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This is an article by Gabriel Leung, Dean of Medicine at Hong Kong University Medical Center and Malik Peiris Professor at the University Hong Kong 1) COVID vaccines are needed, even if they have minimal impact on transmission 2) COVID vaccines may not help us achieve herd immunity 3) COVID vaccine trials primarily assess prevention of virologically confirmed disease - not infection or transmission 4) an "effective" vaccine confers protection from disease but might not reduce spread 5) if COVID vaccines are effective in reducing morbidity & mortality in high-risk groups, they would have an important role, irrespective of impact on transmission and population immunity 6) if high-risk populations can be shielded by vaccination, COVID control measures could be recalibrated 7) the idea that COVID vaccine-induced population immunity will allow a return to normalcy may be based on false assumptions 8) no country will be truly safe until the entire world is vaccinated. This new study from Akiko Iwasaki, PhD and colleagues at Yale University offers the first clear evidence that COVID can invade brain cells 1) 40-60% of hospitalized COVID patients experience neurological complications including nerve damage and stroke 2) this study suggests that COVID in the brain may be more lethal than the respiratory infection caused by COVID 3) COVID hijacks brain cells to make copies of itself then exploits the brain cells' machinery to multiply 4) then COVID chokes off oxygen to adjacent brain cells causing them to die 5) a few days into the infection there is a dramatic decrease the number of synapses (the connections between neurons in the brain) 6) the researchers didn't find any evidence of an immune response to remedy this problem. It's a silent infection with evasion mechanisms 7) some people may be susceptible because of their genetic background or high viral load. Researchers used Summit Supercomputer to analyze 2.5 billion genetic combinations from COVID; then they made the Bradykinin Hypothesis 1) it took Summit 1 week to run the numbers. These high-powered microscopic images show very high viral loads of SARS-CoV-2 on human respiratory surfaces ready to spread the virus 1) Camille Ehre PhD and colleagues at UNC Chapel Hill School of Medicine generated these microscopic images showing very high viral loads of SARS-CoV-2.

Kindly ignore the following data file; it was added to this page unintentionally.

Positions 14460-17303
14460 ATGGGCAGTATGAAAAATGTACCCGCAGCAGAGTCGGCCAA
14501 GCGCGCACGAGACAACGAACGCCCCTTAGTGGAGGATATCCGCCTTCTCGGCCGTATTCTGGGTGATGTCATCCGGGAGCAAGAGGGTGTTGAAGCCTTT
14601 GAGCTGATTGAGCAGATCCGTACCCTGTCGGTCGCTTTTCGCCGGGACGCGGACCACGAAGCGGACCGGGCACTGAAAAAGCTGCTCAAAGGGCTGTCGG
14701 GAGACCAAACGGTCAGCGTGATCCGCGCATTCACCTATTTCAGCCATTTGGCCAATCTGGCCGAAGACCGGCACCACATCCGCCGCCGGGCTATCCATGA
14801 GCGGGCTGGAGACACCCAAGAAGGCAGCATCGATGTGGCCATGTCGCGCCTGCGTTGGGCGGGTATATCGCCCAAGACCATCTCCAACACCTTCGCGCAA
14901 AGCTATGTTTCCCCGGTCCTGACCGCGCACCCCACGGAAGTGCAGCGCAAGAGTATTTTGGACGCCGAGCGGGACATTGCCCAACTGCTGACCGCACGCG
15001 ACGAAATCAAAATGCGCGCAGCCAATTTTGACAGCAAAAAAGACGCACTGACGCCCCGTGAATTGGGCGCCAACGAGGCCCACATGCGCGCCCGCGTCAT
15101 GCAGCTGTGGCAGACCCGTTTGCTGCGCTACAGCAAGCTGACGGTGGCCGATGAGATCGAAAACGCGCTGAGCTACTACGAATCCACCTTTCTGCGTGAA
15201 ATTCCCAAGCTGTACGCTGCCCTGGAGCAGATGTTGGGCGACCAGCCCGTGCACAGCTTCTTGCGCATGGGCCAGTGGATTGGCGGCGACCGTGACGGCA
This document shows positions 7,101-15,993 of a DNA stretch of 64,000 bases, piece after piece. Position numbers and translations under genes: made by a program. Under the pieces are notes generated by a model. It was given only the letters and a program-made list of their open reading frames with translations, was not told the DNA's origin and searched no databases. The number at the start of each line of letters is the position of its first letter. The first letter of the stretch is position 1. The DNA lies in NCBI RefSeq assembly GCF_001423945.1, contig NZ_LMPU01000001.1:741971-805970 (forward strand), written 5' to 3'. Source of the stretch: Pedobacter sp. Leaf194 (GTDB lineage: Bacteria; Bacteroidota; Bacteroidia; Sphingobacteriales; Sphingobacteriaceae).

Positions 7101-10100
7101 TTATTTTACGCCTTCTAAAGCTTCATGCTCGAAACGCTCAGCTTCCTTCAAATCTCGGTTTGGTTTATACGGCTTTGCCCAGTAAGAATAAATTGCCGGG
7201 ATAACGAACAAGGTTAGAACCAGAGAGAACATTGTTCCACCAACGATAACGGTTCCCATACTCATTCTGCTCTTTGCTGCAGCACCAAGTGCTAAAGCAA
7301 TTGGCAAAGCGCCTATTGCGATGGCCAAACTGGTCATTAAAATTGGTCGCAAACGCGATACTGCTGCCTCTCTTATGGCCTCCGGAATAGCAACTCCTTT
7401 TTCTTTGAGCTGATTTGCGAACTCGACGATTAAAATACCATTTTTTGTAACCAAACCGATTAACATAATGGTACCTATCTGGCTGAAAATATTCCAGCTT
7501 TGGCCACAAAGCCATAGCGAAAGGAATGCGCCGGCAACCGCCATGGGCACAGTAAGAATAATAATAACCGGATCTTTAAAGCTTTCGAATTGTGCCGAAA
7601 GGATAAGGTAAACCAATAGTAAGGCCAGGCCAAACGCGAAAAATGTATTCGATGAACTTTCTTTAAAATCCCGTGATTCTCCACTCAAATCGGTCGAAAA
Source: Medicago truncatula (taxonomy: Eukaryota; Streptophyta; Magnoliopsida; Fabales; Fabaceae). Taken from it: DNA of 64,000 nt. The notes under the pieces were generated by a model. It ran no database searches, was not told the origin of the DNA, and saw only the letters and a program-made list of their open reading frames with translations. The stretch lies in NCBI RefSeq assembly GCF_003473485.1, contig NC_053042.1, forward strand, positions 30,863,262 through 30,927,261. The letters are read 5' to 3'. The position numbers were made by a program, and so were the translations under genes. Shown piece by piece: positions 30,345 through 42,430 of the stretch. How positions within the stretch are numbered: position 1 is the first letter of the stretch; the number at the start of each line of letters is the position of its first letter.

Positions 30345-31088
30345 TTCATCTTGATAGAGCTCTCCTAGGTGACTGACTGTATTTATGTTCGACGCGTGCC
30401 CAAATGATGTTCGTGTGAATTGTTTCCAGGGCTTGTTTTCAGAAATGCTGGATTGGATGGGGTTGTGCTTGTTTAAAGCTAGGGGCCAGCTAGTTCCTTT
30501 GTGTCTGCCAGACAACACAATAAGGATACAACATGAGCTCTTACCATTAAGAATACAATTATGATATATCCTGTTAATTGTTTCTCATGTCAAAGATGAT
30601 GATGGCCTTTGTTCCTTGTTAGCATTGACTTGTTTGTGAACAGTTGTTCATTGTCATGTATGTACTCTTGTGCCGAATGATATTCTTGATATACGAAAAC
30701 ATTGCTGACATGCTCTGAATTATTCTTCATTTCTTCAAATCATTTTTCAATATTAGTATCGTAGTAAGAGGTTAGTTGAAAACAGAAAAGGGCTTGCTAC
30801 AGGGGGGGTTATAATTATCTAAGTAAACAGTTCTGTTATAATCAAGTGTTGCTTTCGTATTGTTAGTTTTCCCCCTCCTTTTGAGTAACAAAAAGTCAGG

Top 5 Creepy Robots

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We were used to hearing that we'll be out of a job in twenty years, because of robots. Then the virus came, and now many are out of a job a bit faster, and not because of anything more intelligent or capable than themselves. Here are five currently existing robots that score pretty high on the creepiness scale, even without threatening to take away one's job. Sophia has somehow become the flagship of humanoid robotics. Constructed in Hong Kong, it has taken part in major TV talk shows and has been granted Saudi Arabian citizenship, although it is, essentially, not more than a "chatbot with a face" [1]. What the citizenship thing really means is unclear: Can Sophia vote?


Feds Charge Chinese Hackers With Ripping Off Video Game Loot From 9 Companies

WIRED

For years, a group of Chinese hackers known variously as Barium, Winnti, or APT41 has carried out a unique mix of sophisticated hacking activities that has puzzled the cybersecurity researchers tracking them. At times they appear focused on the usual state-sponsored espionage, believed to be working in the service of the Chinese Ministry of State Security. At other times their attacks looked more like traditional cybercrime. Now a set of federal indictments has called out those intruders by name, and cast their activities in a new light. Five Chinese hackers are accused of a sprawling scheme to break into the networks of hundreds of global companies in a broad range of industries, as well as think tanks, universities, foreign government agencies, and the accounts of Hong Kong government officials and pro-democracy activists.


US charges five hackers part of Chinese state-sponsored group APT41

ZDNet

The US government has filed charges today against five Chinese nationals for hacking into more than 100 companies across the world, part of a state-sponsored hacking group known as APT41. According to court documents unsealed today, US officials said the group has hacked software development companies, computer hardware manufacturers, telecommunications providers, social media companies, video game companies, non-profit organizations, universities, think tanks, from where they stole proprietary source code, code-signing certificates, customer data, and valuable business information. Victim companies resided in countries such as the US, Australia, Brazil, Chile, Hong Kong, India, Indonesia, Japan, Malaysia, Pakistan, Singapore, South Korea, Taiwan, Thailand, and Vietnam. US officials said APT41 members also compromised foreign government computer networks in India and Vietnam, as well as pro-democracy politicians and activists in Hong Kong. Attacks against he UK government were also executed, but were not successful.